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Chapter 3 Learning and Memory 3-1 CONSUMER BEHAVIOR, 10e Michael R. Solomon.

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Presentation on theme: "Chapter 3 Learning and Memory 3-1 CONSUMER BEHAVIOR, 10e Michael R. Solomon."— Presentation transcript:

1 Chapter 3 Learning and Memory 3-1 CONSUMER BEHAVIOR, 10e Michael R. Solomon

2 Theories of Learning Behavioral learning theories focus on stimulus-response connections Cognitive theories focus on consumers as problem solvers who learn when they observe relationships 2-2

3 3-3 Conditioning results in learning.

4 3-4 Types of Behavioral Learning Theories Classical Conditioning: a stimulus that elicits a response is paired with another stimulus that initially does not elicit a response on its own. Instrumental Conditioning (also, operant conditioning): the individual learns to perform behaviors that produce positive outcomes and to avoid those that yield negative outcomes.

5 3-5 Classical Conditioning Components of Conditioning Unconditioned stimulus Conditioned stimulus Conditioned response Conditioning Issues Repetition Stimulus generalization Stimulus discrimination

6 For Reflection How might classical conditioning operate for a consumer who visits a new tutoring Web site and is greeted by the website’s avatar who resembles Albert Einstein? 2-6

7 3-7 Marketing Applications of Repetition Repetition increases learning More exposures = increased brand awareness “Mere exposure effect” When exposure decreases, extinction occurs However, too MUCH exposure leads to message wear out Example: Izod crocodile on clothes

8 3-8 Marketing Applications of Stimulus Generalization Stimulus generalization: tendency for stimuli similar to a conditioned stimulus to evoke similar, unconditioned responses. Family branding Product line extensions Licensing Look-alike packaging

9 How Does Instrumental Conditioning Occur? Positive reinforcement Do a good job, get a bonus Negative reinforcement (remove aversive stimulus) Apply suntan lotion to avoid a sunburn Punishment (initiate aversive stimulus) Do 100 pushups for disobeying 3-9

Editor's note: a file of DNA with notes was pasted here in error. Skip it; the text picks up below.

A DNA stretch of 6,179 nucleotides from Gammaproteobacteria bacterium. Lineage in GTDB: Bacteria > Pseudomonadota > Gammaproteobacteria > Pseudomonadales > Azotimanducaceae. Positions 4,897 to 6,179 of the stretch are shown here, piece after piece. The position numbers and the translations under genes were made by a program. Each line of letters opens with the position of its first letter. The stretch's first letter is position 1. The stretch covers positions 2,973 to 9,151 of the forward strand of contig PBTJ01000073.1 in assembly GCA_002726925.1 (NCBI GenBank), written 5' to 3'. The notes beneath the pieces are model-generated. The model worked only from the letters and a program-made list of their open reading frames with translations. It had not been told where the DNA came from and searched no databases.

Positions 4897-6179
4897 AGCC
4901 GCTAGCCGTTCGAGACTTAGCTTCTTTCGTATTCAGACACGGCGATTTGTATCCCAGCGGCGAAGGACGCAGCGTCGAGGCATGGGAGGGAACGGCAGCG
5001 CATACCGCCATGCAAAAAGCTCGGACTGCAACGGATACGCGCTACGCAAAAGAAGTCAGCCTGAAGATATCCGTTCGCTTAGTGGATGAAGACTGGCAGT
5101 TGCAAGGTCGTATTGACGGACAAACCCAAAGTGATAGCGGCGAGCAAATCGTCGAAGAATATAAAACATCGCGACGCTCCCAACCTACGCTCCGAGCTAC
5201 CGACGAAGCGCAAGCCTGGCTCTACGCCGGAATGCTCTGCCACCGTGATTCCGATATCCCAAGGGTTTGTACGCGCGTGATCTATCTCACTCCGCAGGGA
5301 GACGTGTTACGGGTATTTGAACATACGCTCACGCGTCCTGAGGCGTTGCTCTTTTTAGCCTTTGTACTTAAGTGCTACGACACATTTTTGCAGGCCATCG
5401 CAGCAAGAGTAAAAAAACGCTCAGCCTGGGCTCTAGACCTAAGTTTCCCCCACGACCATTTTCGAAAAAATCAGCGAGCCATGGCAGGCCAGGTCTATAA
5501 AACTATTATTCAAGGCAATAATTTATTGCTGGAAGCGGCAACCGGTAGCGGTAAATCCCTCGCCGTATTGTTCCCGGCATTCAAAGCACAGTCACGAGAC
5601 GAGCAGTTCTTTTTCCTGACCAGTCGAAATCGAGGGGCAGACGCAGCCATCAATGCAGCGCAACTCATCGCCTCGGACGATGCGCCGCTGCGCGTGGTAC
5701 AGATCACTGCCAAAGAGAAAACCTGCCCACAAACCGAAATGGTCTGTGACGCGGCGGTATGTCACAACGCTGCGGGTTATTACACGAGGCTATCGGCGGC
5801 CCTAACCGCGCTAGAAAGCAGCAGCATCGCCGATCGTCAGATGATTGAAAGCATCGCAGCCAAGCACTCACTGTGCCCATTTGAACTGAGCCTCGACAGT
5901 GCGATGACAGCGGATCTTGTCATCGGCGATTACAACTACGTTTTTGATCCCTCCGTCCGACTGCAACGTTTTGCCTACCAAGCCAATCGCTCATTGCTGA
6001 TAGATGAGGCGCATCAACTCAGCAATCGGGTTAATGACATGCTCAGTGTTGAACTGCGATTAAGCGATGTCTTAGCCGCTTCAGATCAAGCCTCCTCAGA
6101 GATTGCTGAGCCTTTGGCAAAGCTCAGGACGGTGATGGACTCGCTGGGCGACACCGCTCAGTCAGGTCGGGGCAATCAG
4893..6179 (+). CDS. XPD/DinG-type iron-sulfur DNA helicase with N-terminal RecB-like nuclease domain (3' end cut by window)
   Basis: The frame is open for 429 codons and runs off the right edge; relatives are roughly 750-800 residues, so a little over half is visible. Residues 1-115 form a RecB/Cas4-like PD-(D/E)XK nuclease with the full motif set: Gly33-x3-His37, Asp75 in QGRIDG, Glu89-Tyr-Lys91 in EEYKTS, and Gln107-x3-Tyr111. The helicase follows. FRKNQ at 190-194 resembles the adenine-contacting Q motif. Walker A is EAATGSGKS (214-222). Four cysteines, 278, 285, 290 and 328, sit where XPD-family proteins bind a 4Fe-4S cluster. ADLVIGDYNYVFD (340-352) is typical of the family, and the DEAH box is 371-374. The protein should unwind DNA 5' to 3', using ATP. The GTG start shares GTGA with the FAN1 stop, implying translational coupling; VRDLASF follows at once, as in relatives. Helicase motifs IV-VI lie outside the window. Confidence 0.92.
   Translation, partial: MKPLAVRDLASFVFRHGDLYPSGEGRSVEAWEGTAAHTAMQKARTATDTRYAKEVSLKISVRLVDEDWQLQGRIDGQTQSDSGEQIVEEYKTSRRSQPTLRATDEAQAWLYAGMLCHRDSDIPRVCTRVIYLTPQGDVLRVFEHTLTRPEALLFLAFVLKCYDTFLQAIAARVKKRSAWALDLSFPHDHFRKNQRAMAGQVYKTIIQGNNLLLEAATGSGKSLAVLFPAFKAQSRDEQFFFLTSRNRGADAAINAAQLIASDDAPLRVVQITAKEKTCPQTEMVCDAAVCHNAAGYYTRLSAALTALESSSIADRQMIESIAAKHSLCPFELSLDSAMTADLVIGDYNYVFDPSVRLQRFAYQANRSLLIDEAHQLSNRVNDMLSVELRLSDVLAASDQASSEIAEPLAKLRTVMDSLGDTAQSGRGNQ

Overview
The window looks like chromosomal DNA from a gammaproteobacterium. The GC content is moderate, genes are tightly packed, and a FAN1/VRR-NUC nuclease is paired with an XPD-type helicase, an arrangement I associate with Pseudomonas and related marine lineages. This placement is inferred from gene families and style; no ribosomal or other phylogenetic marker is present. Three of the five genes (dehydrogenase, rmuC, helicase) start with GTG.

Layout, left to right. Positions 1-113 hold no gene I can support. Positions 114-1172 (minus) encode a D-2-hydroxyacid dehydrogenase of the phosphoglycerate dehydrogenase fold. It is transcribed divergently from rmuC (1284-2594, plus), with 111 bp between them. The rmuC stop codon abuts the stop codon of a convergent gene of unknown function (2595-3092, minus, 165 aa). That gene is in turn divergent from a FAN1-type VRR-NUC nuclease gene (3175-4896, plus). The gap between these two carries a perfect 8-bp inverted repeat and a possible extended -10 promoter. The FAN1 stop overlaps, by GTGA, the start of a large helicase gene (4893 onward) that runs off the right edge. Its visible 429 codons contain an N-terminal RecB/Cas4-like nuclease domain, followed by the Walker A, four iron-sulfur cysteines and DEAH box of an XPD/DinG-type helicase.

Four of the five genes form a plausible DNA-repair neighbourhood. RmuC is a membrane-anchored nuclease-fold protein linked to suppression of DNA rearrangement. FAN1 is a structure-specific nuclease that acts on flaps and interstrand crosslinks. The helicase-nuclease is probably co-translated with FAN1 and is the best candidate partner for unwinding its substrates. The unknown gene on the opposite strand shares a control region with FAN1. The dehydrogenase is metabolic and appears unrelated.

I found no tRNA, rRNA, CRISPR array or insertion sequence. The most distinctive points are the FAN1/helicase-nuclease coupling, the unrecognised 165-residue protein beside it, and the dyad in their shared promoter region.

10 3-10 Types of Reinforcement

11 For Reflection What kind of reinforcement is being used when stores offer loyalty programs? What kind of reinforcement is being used when customers are charged late fees? 2-11

12 We learn about products by observing others’ behavior. 2-12

13 For Reflection To what extent do you emulate a celebrity’s choices? How does this differ for celebrities who are overtly endorsing a brand versus those who have an “organic” relationship with the brand? 2-13

14 Our brains process information about brands to retain them in memory. 2-14

15 3-15 Memory Systems

16 Other concepts we associate with an individual product influence how we will remember it. 2-16

17 3-17 Spreading Activation Brand-specific Ad-specific Brand identification Product category Evaluative reactions

18 Scripts We rely on Scripts to set our expectations for product and service encounters Examples of scripts: Flying Eating out Doctor Visits 2-18

19 Retrieval Unique images are more easily retrieved from memory. 2-19

20 3-20 Understanding When We Remember & Forget Memory Decay vs. Interference (proactive vs. retroactive) State-dependent retrieval Salience / Recall and the “Von Restorff” effect Unipolar vs. Mixed Emotions

21 Marketers measure our memories about products and ads. 2-21

22 3-22 Measuring Memory for Marketing Stimuli Recognition versus Recall Problems with memory measures Response biases Memory lapses Omitting Averaging Telescoping (time distortion) Illusion of truth effect Sleeper effect

23 3-23 The Marketing Power of Nostalgia Marketers may resurrect popular characters to evoke fond memories of the past Nostalgia Retro brand


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